WSU Releases Four New Wheat Varieties
Washington State University has released four new wheat varieties for commercialization, including Xerpha, a soft-white common winter wheat, which is highly adapted to a broad range of production zones in Washington, Oregon, southern Idaho and northern California.
“WSU’s job is to work in partnership with industry so growers will have the best varieties possible,” said Ralph Cavalieri, director of the Agricultural Research Center and associate dean of the College of Agricultural, Human and Natural Resource Sciences. “These new varieties are the product of good science, hard work and the dedication of our breeding teams.”
In 2006 and 2007, Xerpha, a product of Steve Jones’ winter wheat breeding program, was the highest yielding variety in every precipitation zone in the WSU Extension Cereal Variety Testing Program where it was compared with 50 other varieties, breeding lines and varietal blends from 10 other programs at 19 locations.
Farnum, Whit and Kelse, three varieties from Kim Kidwell’s breeding program, also were approved for final release.
Farnum, a high yielding, hard red winter wheat, is named for a major road in the Horse Heaven Hills where the variety is targeted. The variety carries an early senescence gene associated with high grain protein content as well as a slow rusting gene for stripe rust.
Kidwell collaborated with Jones and Kim Campbell, USDA-ARS wheat geneticist on this variety.
Whit, a soft white common spring wheat, is named for and suited for production in Whitman County although it also has performed well in Latah County, Idaho. It has high-temperature, adult plant resistance to stripe rust and Hessian fly resistance.
“We expect it to replace Nick, Alpowa and some Louise in the high rainfall region,” said Kidwell, who was appointed associate dean for academic programs of the College of Agricultural, Human, and Natural Resource Sciences last summer.
Whether you live in the city, the suburbs, on a farm or in the woods, you can become a beekeeper. Beekeeping is an excellent hobby that can easily become an income producer. Washington State University Snohomish County Extension is offering a Beginning Beekeeping Workshop to help you get started.
The workshop will be held on Wednesday, Mar. 19, from 6:30 to 9:30 p.m. at the Snohomish County Extension office, 600 128th Street S.E. in Everett. The cost of the workshop is $35, or $25 for certified Master Gardeners. Advance registration is required. To register, either call 425-338-2400 or download the form (http://snohomish.wsu.edu/ag/workshops/registrationform.pdf) and mail it with your check.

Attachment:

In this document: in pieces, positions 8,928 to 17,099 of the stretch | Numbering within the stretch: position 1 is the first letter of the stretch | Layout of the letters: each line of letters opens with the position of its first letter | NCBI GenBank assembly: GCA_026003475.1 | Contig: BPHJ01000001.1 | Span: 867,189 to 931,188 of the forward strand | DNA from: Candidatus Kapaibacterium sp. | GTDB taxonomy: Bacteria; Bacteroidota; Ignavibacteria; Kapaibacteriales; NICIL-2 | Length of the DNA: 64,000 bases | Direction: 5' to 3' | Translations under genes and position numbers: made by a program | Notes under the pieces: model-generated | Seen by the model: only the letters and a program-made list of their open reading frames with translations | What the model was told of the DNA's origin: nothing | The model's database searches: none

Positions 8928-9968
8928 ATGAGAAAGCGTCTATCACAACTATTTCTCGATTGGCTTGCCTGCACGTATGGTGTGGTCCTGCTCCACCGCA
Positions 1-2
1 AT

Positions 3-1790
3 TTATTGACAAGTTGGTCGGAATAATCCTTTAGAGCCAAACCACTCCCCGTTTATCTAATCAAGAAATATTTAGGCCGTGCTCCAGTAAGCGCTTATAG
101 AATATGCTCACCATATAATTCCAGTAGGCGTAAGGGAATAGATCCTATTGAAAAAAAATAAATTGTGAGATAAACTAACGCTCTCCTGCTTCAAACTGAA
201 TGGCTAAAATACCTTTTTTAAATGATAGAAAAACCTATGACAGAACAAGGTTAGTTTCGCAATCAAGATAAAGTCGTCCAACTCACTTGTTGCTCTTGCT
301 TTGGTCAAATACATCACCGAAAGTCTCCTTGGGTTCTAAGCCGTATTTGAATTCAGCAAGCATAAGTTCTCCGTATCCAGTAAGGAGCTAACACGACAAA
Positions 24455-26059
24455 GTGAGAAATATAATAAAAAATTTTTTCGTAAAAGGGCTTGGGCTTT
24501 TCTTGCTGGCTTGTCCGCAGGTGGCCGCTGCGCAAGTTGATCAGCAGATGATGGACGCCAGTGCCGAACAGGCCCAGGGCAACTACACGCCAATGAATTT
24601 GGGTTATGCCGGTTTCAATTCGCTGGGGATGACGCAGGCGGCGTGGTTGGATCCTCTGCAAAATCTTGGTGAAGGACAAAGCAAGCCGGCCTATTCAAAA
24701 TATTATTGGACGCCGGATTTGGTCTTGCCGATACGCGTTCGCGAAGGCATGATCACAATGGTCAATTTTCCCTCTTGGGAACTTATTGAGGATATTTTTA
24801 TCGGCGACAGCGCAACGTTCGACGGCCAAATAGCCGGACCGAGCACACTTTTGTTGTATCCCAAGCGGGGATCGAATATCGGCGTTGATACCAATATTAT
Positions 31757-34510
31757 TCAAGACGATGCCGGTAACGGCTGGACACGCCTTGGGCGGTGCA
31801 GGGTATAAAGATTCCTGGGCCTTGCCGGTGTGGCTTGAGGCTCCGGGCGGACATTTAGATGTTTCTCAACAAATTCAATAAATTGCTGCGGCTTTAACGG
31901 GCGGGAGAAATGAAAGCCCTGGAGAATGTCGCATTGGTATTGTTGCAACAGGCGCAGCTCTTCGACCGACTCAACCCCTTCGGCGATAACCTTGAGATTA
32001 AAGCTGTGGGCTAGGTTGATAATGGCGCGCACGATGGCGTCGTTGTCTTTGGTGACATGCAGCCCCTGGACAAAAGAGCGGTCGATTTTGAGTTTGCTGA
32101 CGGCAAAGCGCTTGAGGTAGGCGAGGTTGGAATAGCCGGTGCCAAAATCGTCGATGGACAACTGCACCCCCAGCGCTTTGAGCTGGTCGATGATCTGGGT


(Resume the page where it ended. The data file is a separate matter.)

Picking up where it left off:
The workshop will cover what is needed to get started including equipment, “livestock,” maintaining hive health, managing honey flow and dealing with the challenges facing modern-day beekeepers, including colony collapse disorder.
Local beekeeper Mark Johns and WSU Snohomish County Extension entomologist Dave Pehling will be the instructors.
For more information on the workshop contact Dave Pehling, firstname.lastname@example.org or 425-357-6019.
A Sense of Place
Birds, natural history and culture — these are just a few of the topics covered by the Sense of Place program in Pend Oreille county.
Between 1990 and 2000, Pend Oreille grew 31.6 percent, and those new residents wanted to know more about the area, said Janet Kiser Lambarth, WSU Extension director for Pend Oreille County.
“We sent out a survey and found that residents weren’t really into the regular agricultural programs but wanted to learn about where they lived,” she said. They also wanted information on land stewardship. The Sense of Place program, offered through WSU Extension with the assistance of the Kalispel Tribe of Indians, provides that information.
“Most definitions of ‘sense of place’ boil down to knowledge and appreciation of what is unique and authentic about a particular geographical region,” said Carol Mack, extension agriculture coordinator who puts together the program. “Here we are concentrating on place-based information that helps us understand forested and rural lands.”
“We offer education throughout the year,” Kiser Lambarth said. “It helps educate people about preserving the environment while understanding this particular county.”
–Jessica Fitts, WSU Today intern